The other day I attended a half-day (three hour) seminar on Practical Project Management. Although the seminar was very good the events of the day surrounding the seminar made me shake my head in disbelief. The disbelief came from my tendency to analyse and pick fault with computer systems: I am a computer programmer after all!
The severe weather conditions we’ve recently experienced within the UK are dreadful. Flooding has affected a fair proportion of the population. To attend the seminar I had a three hour train journey either side of the event. Yes, for those who do the Mathematics, I spent more time travelling than the duration of the seminar. My journey started a 4:30 am. I successfully arrived at the station; however, the local train station is rather small and no staff were about to ask which train I should board (there was four trains) I checked the departure’s board to ascertain the correct platform. Their system was simple to understand and I determined that I needed to be at platform three. I boarded the train having the whole carriage to myself. I was on the correct train and quite pleased. The train started to pull away from the station, a few minutes into the journey the automated announcement system started. To my surprise the voice explained that this train was destined for “Sheffield”. “What!”, I thought to myself, and started to panic. Thankfully, the ticket inspector entered the carriage a minute or two later and confirmed the train was destined for Manchester. Glitch number one! The rest of the journey to Manchester went smoothly. The journey back was another story.
Having attended the Project Management seminar I made my way back to the station. Again, I headed straight to the departure’s board. I could not locate the Trans-Pennine Express to Cleethorpes at 13:10. Although, I did spot one to ‘Sheffield’, operated by the same train company and departing at the same time. I thought to myself, “may be they only list big cities as the departure and destination points”. To double-check I quizzed an official, asking “Which platform for the 13:10 to Cleethorpes?”. The official confirmed the platform as the same one I had spotted on the departure’s board. Another data glitch? May be. There was another digital display at the entrance to the platform. This one listed each station that the train will stop at. It clearly showed Cleethorpes as the final destination: not ‘Sheffield’. Trivial but potentially confusing.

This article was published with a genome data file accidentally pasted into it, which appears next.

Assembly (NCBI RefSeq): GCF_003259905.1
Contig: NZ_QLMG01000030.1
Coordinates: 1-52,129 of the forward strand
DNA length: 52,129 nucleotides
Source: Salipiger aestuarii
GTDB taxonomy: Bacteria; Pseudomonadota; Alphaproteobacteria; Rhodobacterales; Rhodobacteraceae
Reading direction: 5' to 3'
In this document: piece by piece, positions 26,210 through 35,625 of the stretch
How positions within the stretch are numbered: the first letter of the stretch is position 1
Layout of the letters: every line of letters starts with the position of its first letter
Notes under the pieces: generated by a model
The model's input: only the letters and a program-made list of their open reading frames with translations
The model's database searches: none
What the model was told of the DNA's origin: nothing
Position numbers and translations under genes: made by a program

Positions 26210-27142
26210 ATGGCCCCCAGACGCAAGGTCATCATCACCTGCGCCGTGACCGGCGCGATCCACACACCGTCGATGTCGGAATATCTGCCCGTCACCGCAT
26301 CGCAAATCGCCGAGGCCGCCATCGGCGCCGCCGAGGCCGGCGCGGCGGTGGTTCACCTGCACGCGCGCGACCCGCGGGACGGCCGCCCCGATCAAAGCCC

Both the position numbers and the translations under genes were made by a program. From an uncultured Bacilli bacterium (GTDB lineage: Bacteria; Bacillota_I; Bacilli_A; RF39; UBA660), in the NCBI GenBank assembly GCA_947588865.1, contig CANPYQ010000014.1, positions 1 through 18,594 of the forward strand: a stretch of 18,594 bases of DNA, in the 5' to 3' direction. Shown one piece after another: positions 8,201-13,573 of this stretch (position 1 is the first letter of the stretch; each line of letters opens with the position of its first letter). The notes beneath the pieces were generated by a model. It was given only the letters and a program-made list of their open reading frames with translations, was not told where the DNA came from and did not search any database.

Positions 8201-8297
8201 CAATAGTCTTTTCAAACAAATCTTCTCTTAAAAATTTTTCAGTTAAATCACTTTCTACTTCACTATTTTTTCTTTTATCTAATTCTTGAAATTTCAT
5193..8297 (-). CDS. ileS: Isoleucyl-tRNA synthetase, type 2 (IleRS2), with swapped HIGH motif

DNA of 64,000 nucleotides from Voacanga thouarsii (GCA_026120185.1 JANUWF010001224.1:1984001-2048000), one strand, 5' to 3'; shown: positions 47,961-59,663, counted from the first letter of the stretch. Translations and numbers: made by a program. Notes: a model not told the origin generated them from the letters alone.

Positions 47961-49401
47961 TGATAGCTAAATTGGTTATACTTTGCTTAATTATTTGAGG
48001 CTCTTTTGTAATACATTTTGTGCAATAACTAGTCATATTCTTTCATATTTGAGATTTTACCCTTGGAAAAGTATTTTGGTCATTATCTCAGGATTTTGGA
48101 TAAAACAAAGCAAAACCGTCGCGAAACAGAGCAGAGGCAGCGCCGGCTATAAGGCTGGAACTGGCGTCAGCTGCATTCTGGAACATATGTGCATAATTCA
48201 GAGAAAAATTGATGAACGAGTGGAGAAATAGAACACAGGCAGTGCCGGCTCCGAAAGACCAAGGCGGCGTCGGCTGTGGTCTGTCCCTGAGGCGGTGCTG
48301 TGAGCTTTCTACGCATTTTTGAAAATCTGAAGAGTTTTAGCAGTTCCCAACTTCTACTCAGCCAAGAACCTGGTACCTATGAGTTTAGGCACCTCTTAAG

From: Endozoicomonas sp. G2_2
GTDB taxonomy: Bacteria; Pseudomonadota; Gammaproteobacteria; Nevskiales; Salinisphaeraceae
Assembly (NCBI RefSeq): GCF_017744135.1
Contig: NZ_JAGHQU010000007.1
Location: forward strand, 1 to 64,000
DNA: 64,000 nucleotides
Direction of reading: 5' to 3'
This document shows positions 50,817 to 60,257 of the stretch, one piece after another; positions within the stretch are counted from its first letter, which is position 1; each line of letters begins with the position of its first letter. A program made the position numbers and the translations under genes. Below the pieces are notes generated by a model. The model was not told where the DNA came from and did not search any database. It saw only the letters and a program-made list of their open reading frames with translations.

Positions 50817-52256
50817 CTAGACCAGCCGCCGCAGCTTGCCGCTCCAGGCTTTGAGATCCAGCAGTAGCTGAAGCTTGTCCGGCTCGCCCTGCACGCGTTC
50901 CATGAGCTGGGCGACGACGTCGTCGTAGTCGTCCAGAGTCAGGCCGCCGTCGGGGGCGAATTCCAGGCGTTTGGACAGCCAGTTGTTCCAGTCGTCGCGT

I boarded the train and found a seat. The train departed on time; however, right before this there was an announcement – by a real person – explaining that this train would terminate at Sheffield not Cleethorpes. This was because the line between Sheffield and Doncaster was flooded. Highly inconvenient, but, with the weather conditions wholly acceptable. The next glitch soon followed. Minutes after we departed the automated announcement system declared this train would indeed go all the way to Cleethorpes. The same automated announcement repeated within a few minutes. A hasty retort followed apologizing for the contradicting announcements and the human voice re-iterated the termination point was Sheffield not Cleethorpes. Before the train arrived at Sheffied the ticket inspector explained anyone intending to travel beyond Sheffield would need to transfer to the substitute bus service to travel between Sheffield and Doncaster.
As planned the train terminated at Sheffield and those passengers connecting made their way to the bus area. Frustratingly there was no bus to be seen. Even more annoying was the information on the computer system. It read something along the lines of, “There are no problems incurred due to the adverse weather conditions to either the train of bus network”. Really! The bus didn’t arrive for another 25 minutes.
That’s my ramble over. My point here is that this highlights so many small deficiencies within our computer system. For example, if the rail network had passed the information onto the bus network the transfer could have been far smoother. In a perfect world, if this data had been exchanged the bus company could have had a vehicle ready and waiting. Additionally, the subtle differences between each of the departure boards and announcements could have been the same – but only if a consistent data-set was available to all parties. In other words the software must be connected and the information should be shared for the systems to work to the level we all desire.